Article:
Avedon Fashion 1944-2000 at the MFA
All Models, No Portraits, 5 Decades!
By: Shawn Hill - Aug 12, 2010
Avedon Fashion 1944-2000
August 10, 2010—January 17, 2011
Museum of Fine Arts, Boston
Years ago, near the beginning of Malcolm Rogers' tenure as director of the Museum of Fine Arts, I reviewed a huge Herb Ritts retrospective and wasn't very impressed. It seemed to be about celebrity and popularity more than about art, and felt like a suspect move considering the MFA we knew up to that point.
Then I noticed that the public arguments about the "controversial" show didn't center on artistic merit or the spectre of a commercial photographer (an oxymoron if there ever was one, or at least a redundancy), but were mostly about the "shocking" display of so much nudity in such a venerable Boston institution. I should have thrown up my hands right then.
Now, of course, the MFA is well on its way to embracing popular taste (and providing an historical context when it can) and there is an Herb Ritts Gallery in the Museum itself (a fitting and generous memorial, it's currently housing the very worthy work of documentary photographer Nicholas Nixon), and a show about Richard Avedon comes not as a shock, but as a near necessity. It's not just the courting of the Boston fashion world that the MFA is planning as "Fashion Fall" with events, speakers and other artists that makes an Avedon show special. It's the serious value of the work itself, a testament not just to the whims of fashion, but to something much more important: style, and its truth-telling evolution through the troubled history of the 20th century.
The curators make a strong case for the significance of near neophyte photographer Richard Avedon in Paris in the 1940s and '50s, lauding him for using unusual, striking models (some even Asian or black, most American) to create a Parisian scene of opulence and grandeur in the face of the reality of the time: depression, Occupation, and the lingering scars of a second World War.
Avedon's images of Suzy Parker (a redhead with freckles she doesn't let show until the 1960s), Sunny Harnett, Dovima, and (mostly as another prop for the ladies) male models like Robin Tattersall don't just record a Parisian center of pomp and circumstance. They're creating it, before our eyes, and the City of Lights seems grateful for these exotic new stars.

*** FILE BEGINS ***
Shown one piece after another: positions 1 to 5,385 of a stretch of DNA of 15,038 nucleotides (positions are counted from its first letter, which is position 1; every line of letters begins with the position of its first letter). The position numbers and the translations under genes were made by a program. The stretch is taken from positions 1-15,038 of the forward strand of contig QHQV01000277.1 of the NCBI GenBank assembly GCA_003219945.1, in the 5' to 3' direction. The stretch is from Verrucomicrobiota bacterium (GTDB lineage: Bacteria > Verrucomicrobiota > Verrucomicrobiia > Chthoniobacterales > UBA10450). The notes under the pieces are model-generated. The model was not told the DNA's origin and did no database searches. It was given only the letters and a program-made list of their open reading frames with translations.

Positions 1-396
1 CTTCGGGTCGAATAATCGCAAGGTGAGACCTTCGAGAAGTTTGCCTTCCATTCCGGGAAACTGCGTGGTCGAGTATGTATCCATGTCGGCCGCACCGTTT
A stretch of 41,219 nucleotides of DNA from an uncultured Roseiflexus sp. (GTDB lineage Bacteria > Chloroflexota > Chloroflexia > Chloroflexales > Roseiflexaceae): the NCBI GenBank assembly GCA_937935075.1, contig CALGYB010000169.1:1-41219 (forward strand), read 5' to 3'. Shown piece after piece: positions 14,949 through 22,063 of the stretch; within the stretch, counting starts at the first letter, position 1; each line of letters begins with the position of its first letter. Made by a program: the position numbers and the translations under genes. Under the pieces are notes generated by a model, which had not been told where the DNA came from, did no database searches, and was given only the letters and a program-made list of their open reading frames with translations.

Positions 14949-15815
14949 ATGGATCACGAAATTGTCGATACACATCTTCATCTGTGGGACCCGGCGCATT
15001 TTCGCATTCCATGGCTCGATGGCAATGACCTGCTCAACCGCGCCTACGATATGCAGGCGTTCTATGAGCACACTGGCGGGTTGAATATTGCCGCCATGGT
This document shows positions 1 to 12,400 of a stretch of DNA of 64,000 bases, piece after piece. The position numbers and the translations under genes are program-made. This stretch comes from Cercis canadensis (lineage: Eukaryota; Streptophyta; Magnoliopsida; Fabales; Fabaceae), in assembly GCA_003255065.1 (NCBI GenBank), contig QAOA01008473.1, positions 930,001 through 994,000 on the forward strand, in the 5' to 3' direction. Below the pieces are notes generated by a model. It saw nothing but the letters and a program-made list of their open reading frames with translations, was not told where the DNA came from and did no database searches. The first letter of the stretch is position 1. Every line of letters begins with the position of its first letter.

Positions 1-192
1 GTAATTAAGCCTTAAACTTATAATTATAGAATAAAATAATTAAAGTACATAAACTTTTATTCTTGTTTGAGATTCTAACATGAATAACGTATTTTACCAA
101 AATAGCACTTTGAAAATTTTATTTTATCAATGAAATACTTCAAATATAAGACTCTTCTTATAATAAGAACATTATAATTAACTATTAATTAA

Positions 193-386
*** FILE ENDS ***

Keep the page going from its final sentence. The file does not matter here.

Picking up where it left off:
The show is chronological, and moves on to the more casual, experimental and frankly strange looks of Mod London and in the 1960s with transparent ease. Avedon is clearly inspired by the fashions of Carnaby Street, by intriguing divas like Veruschka (who starred in the seminal fashion photography film Blow-Up), waifs like Penelope Tree and Twiggy, and non-white beauties like Donyale Luna and China Macado.
In fact, the show moves further, as Avedon's career extended into the 1990s, with images of Lauren Hutton smoking a joint; a fashion spread in the New Yorker melding Surrealism to the idea of the Vanitas; in general coping with the collision of the Sexual Revolution and the Me Decade. But they almost needn't have bothered, as there isn't a more modern image in the entire show than Avedon's 1959 portrait of Brigitte Bardot.
The French siren stares back at us, a Dietrich-like face of nearly skeletal shadows. She has caverns for eyes, carved cheeks, and full pouting lips in near-perfect symmetry. Cascades of blonde hair frame her face, falling to where her shoulders would be, curling luxuriously and blown fully into a leonine mane of sensuality. The contrast is so blown out that we can't see the texture of her skin, not much more really than that maze of hair and the Nefertiti-esque proportions of her facial features. Fifty years ago or yesterday, such a photo would look just the same. And that's what defines style: completely contemporary timelessness.
There are many other great works, including the signature image of "Dovima among the Elephants" from 1955 which captures some perfect tension between refined elegance and wild animal exuberance. The curators have augmented the show with looks behind the scenes at actual working prints from some of his earliest magazine assignments, and a theatrical room of darkened walls and spotlit images meant to evoke how Avedon revived glamour in a shell-shocked world.
But you really need none of this trickery, and it's not in perfect congruence with the minimal, dynamic lines and geometric shapes that define Avedon's best work in fashion. One of his innovations was to capture movement in dresses that had often been presented so statically. His 1960s muses dance across the walls like a troupe of ballerinas, making unlikely materials like tweed and wool knits sexy and fluid and expressive.
What the show leaves out are Avedon's impressive portraits, and most of the more editorial work that occupied his output in his mature years. That work has its own shows and catalogs. With this show we're in the black and white world of high drama and high fashion, and, as with all of the best in taste, nothing more is needed.